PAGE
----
Objective: To assess evacuation priorities during terror-related mass casualty incidents (MCIs) and their implications for hospital organization/contingency planning.
Summary background data: Trauma guidelines recommend evacuation of critically injured patients to Level I trauma centers. The recent MCIs in Israel offered an opportunity to study the impositions placed on a prehospital emergency medical service (EMS) regarding evacuation priorities in these circumstances.
Methods: A retrospective analysis of medical evacuations from MCIs (29.9.2000-31.9.2002) performed by the Israeli National EMS rescue teams.
Results: Thirty-three MCIs yielded data on 1156 casualties. Only 57% (506) of the 1123 available and mobilized ambulances were needed to provide 612 evacuations. Rescue teams arrived on scene within <5 minutes and evacuated the last urgent casualty within 15-20 minutes. The majority of non-urgent and urgent patients were transported to medical centers close to the event. Less than half of the urgent casualties were evacuated to more distant trauma centers. Independent variables predicting evacuation to a trauma center were its being the hospital closest to the event (OR 249.2, P < 0.001), evacuation within <10 minutes of the event (OR 9.3, P = 0.003), and having an urgent patient on the ambulance (OR 5.6, P < 0.001).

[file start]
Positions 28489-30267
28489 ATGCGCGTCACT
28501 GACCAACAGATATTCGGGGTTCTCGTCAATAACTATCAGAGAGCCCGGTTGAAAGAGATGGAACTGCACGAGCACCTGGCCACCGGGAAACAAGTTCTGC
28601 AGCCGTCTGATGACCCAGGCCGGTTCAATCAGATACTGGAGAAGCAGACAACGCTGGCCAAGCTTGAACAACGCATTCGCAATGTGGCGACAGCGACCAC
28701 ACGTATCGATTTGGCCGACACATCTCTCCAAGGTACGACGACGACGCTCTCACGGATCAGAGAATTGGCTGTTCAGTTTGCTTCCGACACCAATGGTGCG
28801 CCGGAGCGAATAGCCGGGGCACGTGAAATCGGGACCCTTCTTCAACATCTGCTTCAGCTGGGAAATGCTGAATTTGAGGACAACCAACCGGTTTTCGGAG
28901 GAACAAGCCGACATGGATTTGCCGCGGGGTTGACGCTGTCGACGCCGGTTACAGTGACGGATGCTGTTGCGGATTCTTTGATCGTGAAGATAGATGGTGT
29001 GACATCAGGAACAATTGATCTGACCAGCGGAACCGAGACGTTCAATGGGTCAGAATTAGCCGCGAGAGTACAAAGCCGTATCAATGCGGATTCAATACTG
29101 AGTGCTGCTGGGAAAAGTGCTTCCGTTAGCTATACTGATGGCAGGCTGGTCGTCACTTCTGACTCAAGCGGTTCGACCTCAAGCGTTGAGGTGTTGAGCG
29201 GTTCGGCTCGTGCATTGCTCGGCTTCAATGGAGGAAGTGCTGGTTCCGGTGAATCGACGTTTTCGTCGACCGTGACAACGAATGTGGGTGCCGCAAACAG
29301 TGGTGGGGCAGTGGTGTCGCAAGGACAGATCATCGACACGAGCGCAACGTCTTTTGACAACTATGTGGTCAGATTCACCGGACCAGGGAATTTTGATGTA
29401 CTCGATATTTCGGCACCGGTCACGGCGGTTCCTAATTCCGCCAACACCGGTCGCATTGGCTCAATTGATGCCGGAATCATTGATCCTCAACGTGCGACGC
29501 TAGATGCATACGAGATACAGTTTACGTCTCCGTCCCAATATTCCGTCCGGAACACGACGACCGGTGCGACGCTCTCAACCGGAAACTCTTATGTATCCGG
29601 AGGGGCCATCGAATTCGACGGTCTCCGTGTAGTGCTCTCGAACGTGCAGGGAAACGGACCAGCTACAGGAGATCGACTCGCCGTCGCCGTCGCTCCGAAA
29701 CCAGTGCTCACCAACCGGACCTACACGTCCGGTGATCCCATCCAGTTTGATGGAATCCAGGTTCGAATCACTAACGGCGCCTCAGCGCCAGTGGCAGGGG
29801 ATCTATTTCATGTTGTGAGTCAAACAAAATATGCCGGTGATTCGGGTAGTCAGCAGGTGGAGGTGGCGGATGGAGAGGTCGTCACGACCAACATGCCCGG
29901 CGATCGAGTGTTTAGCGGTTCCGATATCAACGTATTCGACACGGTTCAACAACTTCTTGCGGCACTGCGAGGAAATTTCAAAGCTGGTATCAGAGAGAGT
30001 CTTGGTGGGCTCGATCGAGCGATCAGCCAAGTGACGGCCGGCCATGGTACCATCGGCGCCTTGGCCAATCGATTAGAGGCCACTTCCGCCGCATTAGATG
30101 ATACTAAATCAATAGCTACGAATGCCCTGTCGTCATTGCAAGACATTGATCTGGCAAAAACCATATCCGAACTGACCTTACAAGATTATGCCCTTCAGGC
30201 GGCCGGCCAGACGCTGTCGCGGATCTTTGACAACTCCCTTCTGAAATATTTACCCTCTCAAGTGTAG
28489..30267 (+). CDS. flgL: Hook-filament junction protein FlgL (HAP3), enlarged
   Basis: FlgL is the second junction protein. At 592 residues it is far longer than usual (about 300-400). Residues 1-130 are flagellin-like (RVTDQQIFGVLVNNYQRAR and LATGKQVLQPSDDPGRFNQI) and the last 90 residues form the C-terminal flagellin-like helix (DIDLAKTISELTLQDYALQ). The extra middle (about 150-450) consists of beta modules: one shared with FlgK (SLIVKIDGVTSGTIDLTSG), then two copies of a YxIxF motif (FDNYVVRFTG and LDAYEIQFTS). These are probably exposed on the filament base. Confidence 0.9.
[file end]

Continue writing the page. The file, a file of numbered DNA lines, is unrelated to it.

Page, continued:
Conclusions: Hospitals nearby terror-induced MCIs play a major role in trauma patient care. Thus, all hospitals should be included in contingency plans for MCIs. Further research into the implications of evacuation of the most severely injured casualties to the nearest hospital while evacuating all other casualties to various hospitals in the area is needed. The challenges posed by terror-induced MCIs require consideration of a paradigm shift in trauma care.